“We will find out whether the text message and animation are acceptable and good value for money. We have developed this study in close collaboration with women who have had GDM who think this intervention will inform, remind, and empower women to self-manage.”
The RADIANT trial has approval from the National Institute for Health and Care Research (NIHR) and NHS Ethics approval is in process to progress to engaging the participants that have been selected into active participants in the study.
Cegedim Health Data’s THIN® UK database, is a proprietary anonymised clinical data repository, including patient characteristics and clinical outcomes, representative of 6% of the UK Population.
Cegedim’s Outcomes Manager is agnostic and can integrate/plug-in to other GP Clinical Systems, including EMIS and System One, as well as Cegedim’s Clinical GP System (Vision). It will enable the GP to automatically read and write to the anonymised data set accessing the key clinical information within the patient data/population.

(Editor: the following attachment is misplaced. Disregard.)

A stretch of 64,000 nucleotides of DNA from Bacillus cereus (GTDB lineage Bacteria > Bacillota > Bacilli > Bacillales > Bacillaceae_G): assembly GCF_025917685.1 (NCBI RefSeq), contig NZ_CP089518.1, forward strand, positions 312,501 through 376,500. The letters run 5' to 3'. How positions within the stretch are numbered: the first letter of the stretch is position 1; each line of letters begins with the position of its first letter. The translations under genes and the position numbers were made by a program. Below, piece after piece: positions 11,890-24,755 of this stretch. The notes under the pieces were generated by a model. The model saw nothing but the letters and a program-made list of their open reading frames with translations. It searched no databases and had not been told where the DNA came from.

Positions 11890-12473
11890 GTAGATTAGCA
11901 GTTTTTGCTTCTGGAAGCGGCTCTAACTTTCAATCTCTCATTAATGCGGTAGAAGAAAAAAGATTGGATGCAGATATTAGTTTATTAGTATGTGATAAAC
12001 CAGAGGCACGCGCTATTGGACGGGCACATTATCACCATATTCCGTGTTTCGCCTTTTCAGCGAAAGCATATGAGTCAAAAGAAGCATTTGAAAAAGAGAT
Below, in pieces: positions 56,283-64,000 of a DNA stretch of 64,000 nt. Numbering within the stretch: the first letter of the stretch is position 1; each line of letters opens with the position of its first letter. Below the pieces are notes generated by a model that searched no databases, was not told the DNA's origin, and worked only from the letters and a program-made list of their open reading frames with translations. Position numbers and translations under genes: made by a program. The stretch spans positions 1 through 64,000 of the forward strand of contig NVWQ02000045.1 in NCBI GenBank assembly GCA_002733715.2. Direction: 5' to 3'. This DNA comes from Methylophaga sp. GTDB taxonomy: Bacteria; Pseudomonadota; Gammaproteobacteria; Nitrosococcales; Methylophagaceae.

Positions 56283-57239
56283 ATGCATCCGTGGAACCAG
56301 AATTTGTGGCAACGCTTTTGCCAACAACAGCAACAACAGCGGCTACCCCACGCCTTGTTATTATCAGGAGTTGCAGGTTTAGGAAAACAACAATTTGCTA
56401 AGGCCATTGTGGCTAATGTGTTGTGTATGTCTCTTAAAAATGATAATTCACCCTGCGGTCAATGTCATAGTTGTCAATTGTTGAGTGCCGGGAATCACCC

The solution also utilises ‘Patient App Integrations’ to facilitate enrolment of prospective patient/participants via text message. This will also support communication for participants enrolled in the trial for notifications and monitoring such as blood test follow ups and other communication to support engagement.
Finally, using data tagging and specific codes for the trial, data connected via the THIN® database and other GP Clinical Systems, supports tracking of trial participants anonymously. It facilitates live progress monitoring, where typically for clinical trials this can only be done retrospectively, thereby saving clinical time and resource.
The Dexter software platform uses standardised methods to generate ready-to-analyse extracts and analytical results of electronic health records and for epidemiology and pharmaco-epidemiology research. It is currently being used with the THIN® database and other electronic healthcare datasets.